Source: The Irish Times
Source: The Irish Times

My country was dragged into the international spotlight last week. Because, not to put even remotely too fine a point on it, Ireland killed a woman. This news made me feel physically sick. This happened so appallingly close to home that for a while I couldn’t process it.

How close to home?

I was born in University Hospital Galway. Both my parents have worked there at various points in their lives. It is where my mother had her mastectomy. I worked in the foyer coffee shop for a summer when I was a teenager. This time last year, I sat with my dad in the intensive care unit, listening to a machine do his breathing for him and wondering if he would ever open his eyes again.

I spent significant stretches of my life in the same hospital that took Savita Halappavanar’s life.

I have been trying to write something about this for over a week. At first I was too angry, then I was too upset and ashamed of my country to form coherent sentences. The details of the case have been well-covered (here and here and here for anyone who missed it) so I’m not going to reiterate them again. I think it is extremely clear – to me, to Ireland and to the rest of the world – that there is no reason on this earth that Savita Halappavanar, a 31 year-old dentist from India, should not have survived her miscarriage and gone on to live a full and happy life with her husband.

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here is my soft perspective

"Your new soft pink boardroom decor, courtesy of soft pink lady board members!"
“Your new soft pink boardroom decor, courtesy of soft pink lady board members!”

Last week, I moved to Oxford, which involved a lot of driving in the car with my mother, which in turn meant a lot of listening to the radio. I love Irish radio. We are a nation of excellent talkers.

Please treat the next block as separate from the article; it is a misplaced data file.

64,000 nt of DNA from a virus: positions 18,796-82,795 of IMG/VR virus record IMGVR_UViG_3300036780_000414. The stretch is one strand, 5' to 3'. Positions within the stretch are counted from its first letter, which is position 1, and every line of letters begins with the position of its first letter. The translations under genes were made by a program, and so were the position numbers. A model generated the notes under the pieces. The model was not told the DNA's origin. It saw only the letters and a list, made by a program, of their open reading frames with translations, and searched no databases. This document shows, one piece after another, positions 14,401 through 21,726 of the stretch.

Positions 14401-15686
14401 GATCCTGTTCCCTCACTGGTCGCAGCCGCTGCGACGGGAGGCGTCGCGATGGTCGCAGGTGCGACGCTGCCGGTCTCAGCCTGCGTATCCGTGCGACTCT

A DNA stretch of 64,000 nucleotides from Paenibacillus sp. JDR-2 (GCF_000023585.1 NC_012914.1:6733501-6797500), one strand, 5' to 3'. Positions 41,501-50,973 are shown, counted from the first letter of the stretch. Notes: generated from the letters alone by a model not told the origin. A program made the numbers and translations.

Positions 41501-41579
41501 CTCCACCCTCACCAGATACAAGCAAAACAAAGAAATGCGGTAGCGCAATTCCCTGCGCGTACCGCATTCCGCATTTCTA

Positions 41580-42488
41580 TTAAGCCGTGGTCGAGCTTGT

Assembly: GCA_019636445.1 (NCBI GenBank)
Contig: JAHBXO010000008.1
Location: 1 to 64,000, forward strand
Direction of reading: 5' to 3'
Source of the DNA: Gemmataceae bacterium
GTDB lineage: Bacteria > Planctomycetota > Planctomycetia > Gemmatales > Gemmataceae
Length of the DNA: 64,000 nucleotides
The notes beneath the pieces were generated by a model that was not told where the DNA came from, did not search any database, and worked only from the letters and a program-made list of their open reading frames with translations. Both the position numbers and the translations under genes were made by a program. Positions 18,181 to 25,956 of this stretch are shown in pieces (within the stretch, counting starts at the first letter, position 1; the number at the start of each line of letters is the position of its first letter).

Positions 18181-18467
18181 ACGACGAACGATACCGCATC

However, last week on Irish radio, there was a moment of epic genderfail and I said several words that I would never normally say in front of my mother.

Don’t get me wrong, I hear a lot of genderfail from mainstream media outlets on a regular basis. As I have previously discussed, living on Feminist Internet can be an insulated experience and I am frequently startled by the levels of stupidity I encounter outside it. On Feminist Internet, even in the heat of disagreement, people understand the basics; for example, vague stereotypes are not a good starting point for productive debate.

This incident of genderfail was particularly infuriating because it came from a successful businesswoman who was trying to advocate for other businesswomen. To do so, she resorted to ridiculous generalisations about Women: The Monolith that would have been shouted down on any reputable feminist blog or forum within seconds.

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